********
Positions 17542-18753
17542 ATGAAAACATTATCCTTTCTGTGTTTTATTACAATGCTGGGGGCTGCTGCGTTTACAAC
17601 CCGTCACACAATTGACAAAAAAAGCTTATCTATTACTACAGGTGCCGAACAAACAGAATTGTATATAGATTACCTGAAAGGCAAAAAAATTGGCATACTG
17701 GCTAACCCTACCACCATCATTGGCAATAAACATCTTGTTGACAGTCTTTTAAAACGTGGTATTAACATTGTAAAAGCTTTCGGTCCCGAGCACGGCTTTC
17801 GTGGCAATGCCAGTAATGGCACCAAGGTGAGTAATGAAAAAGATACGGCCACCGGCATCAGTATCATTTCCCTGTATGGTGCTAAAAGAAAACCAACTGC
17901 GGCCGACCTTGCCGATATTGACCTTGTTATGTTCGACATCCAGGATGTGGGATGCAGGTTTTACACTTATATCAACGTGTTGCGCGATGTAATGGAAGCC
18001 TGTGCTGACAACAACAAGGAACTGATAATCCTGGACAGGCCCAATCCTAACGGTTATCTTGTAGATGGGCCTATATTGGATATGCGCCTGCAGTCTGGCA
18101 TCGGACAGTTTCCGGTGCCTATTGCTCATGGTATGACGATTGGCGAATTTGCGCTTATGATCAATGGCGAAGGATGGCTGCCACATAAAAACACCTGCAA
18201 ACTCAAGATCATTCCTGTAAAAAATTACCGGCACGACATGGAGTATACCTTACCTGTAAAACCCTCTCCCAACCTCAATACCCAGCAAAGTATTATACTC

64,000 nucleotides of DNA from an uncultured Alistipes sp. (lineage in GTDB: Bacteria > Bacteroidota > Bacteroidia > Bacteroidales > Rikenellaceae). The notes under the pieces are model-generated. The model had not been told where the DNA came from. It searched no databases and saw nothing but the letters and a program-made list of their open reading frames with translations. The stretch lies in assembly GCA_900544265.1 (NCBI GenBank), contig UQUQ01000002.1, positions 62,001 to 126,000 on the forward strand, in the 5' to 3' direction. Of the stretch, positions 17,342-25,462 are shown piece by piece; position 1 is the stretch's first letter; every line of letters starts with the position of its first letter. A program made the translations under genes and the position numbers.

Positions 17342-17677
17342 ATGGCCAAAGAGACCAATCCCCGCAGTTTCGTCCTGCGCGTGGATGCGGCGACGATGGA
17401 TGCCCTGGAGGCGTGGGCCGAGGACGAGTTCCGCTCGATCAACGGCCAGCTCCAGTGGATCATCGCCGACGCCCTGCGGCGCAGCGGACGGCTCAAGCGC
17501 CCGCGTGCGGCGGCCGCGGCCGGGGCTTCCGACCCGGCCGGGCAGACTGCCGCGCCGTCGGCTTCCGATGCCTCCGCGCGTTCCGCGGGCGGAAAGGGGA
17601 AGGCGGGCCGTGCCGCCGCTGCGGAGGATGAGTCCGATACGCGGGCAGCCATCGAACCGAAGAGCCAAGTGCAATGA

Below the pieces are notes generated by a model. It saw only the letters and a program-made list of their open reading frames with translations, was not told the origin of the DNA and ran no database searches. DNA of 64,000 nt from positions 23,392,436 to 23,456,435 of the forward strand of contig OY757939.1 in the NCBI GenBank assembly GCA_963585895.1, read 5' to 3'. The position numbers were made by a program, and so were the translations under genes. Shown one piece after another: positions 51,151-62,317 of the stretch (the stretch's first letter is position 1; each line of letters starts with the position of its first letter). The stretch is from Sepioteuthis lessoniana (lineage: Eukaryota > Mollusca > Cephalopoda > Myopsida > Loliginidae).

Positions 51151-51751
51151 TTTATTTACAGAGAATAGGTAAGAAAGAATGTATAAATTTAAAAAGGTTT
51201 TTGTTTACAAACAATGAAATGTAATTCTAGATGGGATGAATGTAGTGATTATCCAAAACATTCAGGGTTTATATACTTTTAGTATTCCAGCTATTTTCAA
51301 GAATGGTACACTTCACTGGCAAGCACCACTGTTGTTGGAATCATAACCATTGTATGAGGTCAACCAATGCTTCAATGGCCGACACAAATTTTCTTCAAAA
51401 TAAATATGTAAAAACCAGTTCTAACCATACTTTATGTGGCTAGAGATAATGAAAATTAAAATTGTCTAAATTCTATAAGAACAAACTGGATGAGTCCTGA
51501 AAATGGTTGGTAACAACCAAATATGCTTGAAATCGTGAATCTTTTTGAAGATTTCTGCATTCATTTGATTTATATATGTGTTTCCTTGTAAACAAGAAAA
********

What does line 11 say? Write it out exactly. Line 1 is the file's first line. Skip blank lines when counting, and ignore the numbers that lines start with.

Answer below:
Positions 17342-17677